Today’s factismal: Today is the first day of winter – but only if you are an astronomer.
Today is one of the more interesting days in the year. It is the day in which the Sun stops its apparent southward movement through the sky and starts to move northward once more. On this day, the Sun appears to stand still (at least as far as the North/South question is concerned), hence the name “solstice” (Latin for “Sun stand”). Today, astronomers use the change in the Sun’s apparent movement to declare the start of “astronomical winter”. But 10,000 years ago, people used it to mark the middle of winter. So today is both the start and the middle of winter!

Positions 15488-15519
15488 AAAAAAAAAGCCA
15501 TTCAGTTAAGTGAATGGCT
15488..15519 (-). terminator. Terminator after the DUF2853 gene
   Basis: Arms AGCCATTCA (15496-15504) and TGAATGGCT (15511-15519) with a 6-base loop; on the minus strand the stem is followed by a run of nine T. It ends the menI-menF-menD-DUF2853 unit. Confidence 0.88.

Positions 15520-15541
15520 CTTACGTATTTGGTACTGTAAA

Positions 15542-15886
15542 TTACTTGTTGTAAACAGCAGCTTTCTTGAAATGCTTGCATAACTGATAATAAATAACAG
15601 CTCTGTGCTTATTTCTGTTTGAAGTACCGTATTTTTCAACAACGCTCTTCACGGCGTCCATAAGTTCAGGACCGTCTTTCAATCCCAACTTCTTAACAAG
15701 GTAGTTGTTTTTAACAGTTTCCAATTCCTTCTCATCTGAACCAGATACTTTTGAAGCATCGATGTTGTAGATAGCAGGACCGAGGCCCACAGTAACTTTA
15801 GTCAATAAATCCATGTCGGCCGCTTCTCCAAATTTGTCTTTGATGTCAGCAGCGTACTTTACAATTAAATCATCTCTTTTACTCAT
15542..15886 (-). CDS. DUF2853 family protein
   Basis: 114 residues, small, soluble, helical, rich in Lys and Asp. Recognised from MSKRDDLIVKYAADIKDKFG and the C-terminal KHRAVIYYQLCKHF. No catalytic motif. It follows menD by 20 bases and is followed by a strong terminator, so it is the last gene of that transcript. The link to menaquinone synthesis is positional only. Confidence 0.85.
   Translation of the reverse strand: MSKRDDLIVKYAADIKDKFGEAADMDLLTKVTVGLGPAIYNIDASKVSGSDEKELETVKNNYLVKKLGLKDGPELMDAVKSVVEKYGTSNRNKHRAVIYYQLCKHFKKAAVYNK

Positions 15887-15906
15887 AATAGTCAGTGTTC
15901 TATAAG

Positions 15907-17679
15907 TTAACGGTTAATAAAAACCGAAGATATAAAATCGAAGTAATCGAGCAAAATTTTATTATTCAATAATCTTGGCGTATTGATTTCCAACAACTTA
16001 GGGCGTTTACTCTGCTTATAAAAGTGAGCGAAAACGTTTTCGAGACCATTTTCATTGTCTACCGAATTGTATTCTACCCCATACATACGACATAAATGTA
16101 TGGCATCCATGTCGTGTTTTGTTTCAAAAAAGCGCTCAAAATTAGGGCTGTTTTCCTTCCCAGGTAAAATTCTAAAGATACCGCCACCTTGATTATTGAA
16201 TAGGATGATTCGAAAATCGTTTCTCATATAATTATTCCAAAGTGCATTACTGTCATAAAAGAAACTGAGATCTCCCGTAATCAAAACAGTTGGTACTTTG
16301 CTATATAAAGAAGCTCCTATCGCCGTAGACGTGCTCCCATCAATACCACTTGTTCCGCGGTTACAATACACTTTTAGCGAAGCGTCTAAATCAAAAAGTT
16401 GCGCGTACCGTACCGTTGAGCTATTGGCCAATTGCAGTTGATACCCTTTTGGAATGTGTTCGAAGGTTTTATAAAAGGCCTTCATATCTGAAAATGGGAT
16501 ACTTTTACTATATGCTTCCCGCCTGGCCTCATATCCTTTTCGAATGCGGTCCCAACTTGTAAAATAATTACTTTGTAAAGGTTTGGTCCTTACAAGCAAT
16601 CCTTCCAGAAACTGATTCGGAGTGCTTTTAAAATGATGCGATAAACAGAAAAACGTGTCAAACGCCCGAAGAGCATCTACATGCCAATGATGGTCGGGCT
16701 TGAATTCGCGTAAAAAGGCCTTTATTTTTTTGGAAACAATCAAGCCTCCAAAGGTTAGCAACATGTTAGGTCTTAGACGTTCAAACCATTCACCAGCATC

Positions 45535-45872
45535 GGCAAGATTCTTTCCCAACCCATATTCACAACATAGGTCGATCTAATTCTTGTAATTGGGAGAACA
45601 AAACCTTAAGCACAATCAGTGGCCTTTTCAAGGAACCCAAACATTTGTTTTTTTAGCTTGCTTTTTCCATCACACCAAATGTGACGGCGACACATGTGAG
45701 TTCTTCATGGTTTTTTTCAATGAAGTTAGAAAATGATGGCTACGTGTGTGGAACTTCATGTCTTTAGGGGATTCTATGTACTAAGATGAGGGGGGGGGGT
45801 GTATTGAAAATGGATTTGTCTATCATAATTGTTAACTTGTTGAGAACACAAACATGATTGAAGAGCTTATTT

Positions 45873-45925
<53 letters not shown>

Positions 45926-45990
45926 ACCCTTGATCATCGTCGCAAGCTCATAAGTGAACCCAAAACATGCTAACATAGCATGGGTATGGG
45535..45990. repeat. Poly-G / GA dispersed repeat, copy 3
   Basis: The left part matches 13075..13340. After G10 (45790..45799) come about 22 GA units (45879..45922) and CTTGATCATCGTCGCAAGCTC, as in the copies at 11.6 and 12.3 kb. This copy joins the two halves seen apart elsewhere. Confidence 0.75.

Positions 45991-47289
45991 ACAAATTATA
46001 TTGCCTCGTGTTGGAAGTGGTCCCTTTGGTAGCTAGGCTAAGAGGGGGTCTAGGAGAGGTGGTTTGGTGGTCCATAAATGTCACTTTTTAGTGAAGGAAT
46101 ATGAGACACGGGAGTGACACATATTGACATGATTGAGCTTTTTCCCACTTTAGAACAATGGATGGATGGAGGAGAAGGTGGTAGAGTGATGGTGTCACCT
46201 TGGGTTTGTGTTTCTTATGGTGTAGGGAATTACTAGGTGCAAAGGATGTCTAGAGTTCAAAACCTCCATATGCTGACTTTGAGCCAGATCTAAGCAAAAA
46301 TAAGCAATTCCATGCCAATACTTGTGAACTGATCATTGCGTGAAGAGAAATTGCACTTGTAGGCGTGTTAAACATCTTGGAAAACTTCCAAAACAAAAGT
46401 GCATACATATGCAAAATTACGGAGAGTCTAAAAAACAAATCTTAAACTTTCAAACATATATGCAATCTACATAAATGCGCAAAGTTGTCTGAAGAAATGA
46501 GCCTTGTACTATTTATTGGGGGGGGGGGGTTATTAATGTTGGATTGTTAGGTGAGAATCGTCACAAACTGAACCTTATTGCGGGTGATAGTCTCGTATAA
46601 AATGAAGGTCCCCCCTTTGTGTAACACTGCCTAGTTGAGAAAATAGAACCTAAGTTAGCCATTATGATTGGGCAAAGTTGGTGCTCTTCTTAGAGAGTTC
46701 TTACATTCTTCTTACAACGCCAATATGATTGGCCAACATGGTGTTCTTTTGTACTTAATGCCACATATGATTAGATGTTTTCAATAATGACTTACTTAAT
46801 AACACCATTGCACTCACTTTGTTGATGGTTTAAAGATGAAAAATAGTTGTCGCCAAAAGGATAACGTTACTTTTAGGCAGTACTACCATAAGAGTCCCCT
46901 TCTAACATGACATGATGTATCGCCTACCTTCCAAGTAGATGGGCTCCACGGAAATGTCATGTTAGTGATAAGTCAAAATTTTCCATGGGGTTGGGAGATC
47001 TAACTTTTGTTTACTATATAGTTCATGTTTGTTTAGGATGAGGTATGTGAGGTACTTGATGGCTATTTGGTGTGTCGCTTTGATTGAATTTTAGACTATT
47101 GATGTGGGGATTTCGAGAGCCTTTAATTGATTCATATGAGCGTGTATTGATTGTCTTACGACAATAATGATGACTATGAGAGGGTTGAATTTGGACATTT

So how did people track the Sun 10,000 years ago? The same way that we do today; they plotted the position of the Sun at noon using a stick and pebbles (teachers: this makes a great class science project!). The pebbles created a figure-eight pattern that the Greeks named after the pedestal of a sundial; they called it an “analemma”. Of course, 10,000 years ago, they sometimes used some pretty big pebbles – Stonehenge is one example of a solstice calculator.
Today we’ve managed to shrink the size of the stones that we use to do calculations, and we’ve found ways to get more calculations from them. And one of the best way of doing this is by linking your silicon-based calculator (that is, your computer) to others so that researchers can perform calculations that are too big or too complicated for any single computer. (Match that, Stonehenge!) One project that is using this sort of distributed computing is the SkyNet. They want to process radio astronomy data using your spare CPUs. To take part, set your browser to: